If you're looking for a cozy, filling meal, and you want to try cooking some wild game meat, Hasenpfeffer, or German rabbit stew, is the recipe you want. We've given you a list of places to purchase wild game, so once you have your rabbit meat, it's time to get cooking.
Start by marinating the rabbit. Mix garlic, scallions, red wine vinegar, dry red wine, water, salt, black peppercorns, bay leaves, a sprig of thyme and rosemary, juniper berries, and allspice berries together in a large pot and bring the mix to a boil, then let the marinade cool to room temperature. Place the rabbit pieces in a large storage container with a lid, then pour the cooled marinade over it. Refrigerate for at least four hours, up to 24 hours.
When you're ready to cook the marinated rabbit, take it out of the marinade and pat dry, then dredge them in all-purpose flour and set aside. In a large pot or Dutch oven, cook the bacon over medium-high heat until the fat has rendered, then add the shallots and sauté until softened and translucent. Take the bacon and shallots out, and put the rabbit pieces in to brown. Once browned on all sides, set the rabbit aside again while you prep the rest of the stew.
Pour the marinade into the pot and bring it to a simmer. Return the rabbit to the pot and bring to a boil. Lower the heat to low and simmer, covered, until the meat is ready to fall off the bone. The liquid will turn into more of a sauce; when the rabbit is cooked, place it in a serving dish and strain all of the solids out of the sauce. Stir the bacon, shallots and sour cream into the sauce. Serve the rabbit and sauce over roasted potatoes or spätzle.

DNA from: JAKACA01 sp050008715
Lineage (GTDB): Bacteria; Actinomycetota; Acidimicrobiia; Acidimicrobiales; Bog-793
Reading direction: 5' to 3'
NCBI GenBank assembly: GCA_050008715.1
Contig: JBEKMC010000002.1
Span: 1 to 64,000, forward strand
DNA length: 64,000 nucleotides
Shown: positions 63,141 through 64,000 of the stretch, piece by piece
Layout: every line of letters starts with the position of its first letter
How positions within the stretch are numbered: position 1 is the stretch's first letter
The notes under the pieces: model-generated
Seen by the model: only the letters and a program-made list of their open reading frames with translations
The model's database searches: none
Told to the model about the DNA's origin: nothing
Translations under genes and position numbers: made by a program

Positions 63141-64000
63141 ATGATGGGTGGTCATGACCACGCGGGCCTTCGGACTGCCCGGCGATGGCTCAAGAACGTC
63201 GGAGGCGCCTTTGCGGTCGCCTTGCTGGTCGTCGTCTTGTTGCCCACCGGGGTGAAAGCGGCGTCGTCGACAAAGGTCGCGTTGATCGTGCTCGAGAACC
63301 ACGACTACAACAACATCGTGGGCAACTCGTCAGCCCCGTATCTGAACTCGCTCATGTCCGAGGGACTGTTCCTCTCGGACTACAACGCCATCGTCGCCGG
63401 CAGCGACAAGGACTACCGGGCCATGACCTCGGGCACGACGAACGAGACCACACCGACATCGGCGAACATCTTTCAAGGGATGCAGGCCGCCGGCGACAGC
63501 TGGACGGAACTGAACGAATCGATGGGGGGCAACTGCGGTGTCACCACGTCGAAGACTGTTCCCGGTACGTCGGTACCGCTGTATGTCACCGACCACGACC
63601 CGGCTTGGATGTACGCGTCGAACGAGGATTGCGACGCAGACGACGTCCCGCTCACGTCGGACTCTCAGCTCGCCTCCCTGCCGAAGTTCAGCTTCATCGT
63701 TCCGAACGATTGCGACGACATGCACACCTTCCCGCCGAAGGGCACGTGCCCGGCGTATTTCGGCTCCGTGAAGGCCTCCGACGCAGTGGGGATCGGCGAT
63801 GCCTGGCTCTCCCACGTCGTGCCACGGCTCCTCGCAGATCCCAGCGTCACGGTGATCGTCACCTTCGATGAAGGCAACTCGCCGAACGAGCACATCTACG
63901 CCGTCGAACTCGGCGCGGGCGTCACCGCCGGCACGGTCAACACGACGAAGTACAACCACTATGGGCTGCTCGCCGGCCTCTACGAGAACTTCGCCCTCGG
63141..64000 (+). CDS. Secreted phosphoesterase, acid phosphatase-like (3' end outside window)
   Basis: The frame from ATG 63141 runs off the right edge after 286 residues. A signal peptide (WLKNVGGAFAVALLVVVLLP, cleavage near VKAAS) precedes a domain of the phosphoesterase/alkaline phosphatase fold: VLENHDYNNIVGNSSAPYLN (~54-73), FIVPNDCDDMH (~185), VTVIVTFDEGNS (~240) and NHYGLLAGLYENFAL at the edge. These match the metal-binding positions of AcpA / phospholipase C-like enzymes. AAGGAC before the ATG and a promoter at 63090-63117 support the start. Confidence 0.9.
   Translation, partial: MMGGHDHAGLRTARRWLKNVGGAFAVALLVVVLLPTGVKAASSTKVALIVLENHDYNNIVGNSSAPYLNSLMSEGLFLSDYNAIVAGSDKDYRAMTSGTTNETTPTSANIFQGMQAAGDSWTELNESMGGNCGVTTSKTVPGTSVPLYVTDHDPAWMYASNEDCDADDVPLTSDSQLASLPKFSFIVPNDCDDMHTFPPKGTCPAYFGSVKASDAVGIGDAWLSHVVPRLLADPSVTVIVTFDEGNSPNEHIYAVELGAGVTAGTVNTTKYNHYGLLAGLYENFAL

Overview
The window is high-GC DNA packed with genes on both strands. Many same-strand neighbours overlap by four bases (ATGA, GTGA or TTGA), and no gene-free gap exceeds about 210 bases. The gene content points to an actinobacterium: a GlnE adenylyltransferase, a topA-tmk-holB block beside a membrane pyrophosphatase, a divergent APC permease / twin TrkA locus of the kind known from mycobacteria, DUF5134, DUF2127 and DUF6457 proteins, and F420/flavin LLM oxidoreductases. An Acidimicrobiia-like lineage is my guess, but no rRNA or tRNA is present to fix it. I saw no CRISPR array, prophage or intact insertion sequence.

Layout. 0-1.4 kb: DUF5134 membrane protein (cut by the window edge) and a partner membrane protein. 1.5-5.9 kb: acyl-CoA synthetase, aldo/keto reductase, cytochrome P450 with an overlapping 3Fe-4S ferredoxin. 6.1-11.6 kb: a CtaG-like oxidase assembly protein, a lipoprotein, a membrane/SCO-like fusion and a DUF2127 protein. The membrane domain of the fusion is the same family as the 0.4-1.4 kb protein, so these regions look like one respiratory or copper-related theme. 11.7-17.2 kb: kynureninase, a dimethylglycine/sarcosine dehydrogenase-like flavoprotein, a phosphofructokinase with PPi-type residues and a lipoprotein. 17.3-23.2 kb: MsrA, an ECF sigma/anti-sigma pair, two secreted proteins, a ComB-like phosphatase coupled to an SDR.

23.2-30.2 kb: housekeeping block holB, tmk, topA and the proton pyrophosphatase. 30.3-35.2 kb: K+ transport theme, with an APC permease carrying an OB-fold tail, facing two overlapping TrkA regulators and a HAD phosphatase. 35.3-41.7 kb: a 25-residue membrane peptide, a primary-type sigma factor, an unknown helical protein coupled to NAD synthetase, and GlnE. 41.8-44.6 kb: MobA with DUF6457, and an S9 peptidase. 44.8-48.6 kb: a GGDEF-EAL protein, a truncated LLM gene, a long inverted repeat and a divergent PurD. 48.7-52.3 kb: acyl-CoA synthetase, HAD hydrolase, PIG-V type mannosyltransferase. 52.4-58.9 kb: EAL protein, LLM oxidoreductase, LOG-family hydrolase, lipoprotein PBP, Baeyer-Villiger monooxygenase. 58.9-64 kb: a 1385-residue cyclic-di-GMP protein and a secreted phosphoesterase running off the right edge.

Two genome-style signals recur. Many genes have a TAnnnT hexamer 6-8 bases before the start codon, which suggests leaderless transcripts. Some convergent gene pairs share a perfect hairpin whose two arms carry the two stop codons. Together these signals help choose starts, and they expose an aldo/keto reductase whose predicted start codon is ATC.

Hasenpfeffer (German Rabbit Stew)
- 1 rabbit, cleaned and cut into 8 pieces (About 3 lbs)
- 3 cloves garlic, minced
- 2 scallions, thinly sliced
- 1 cup red wine vinegar
- 1 cup dry red wine
- 1 cup water
- 1 tbs salt
- 1 tbs cracked black peppercorns
- 2 bay leaves
- 1 sprig Thyme (or 1 tsp dried)
- 1 sprig rosemary (or 1 tsp dried)
- 1 tbs juniper berries, crushed
- 2 cloves
- 4 allspice berries, crushed
- 1/3 lb bacon
- 1-2 shallots, diced
- 1/4 cup sour cream
- Flour, to dredge
- Salt and pepper, if desired
- Bring all the marinade ingredients, except the rabbit, to a boil then let cool to room temperature. Place the rabbit in a large storage container with a lid, then pour the cooled marinade over it. Refridgerate for at least 4 hours, up to 24 hours.
- Remove the rabbit from the marinade and pat dry with paper towels. Keep the marinade. Season the rabbit with salt and pepper, if desired. Dredge in the flour then set aside.
- In a large pot or Dutch oven, cook the bacon over medium-high heat until the fat has rendered, about 3-4 minutes.
- Add shallots and sauté until softened and translucent, about 5 minutes. Remove the bacon and shallots, and set aside.
- If necessary, add more oil to the pot, but only enough to brown the rabbit pieces. Working to avoid crowding, brown the rabbit on all sides, then remove from pot and set aside.
- Pour marinade into the pot and bring to a simmer. Return the rabbit to the pot and bring to a boil. Lower the heat to low and simmer, covered, until the meat is ready to fall off the bone, about 1 to 1 1/2 hours (a bit longer if using wild meat).
- Remove the rabbit to a serving dish, then strain the sauce of the solids. Stir in the bacon, shallots, and sour cream.
- Serve over roasted potatoes or spätzle, and enjoy!
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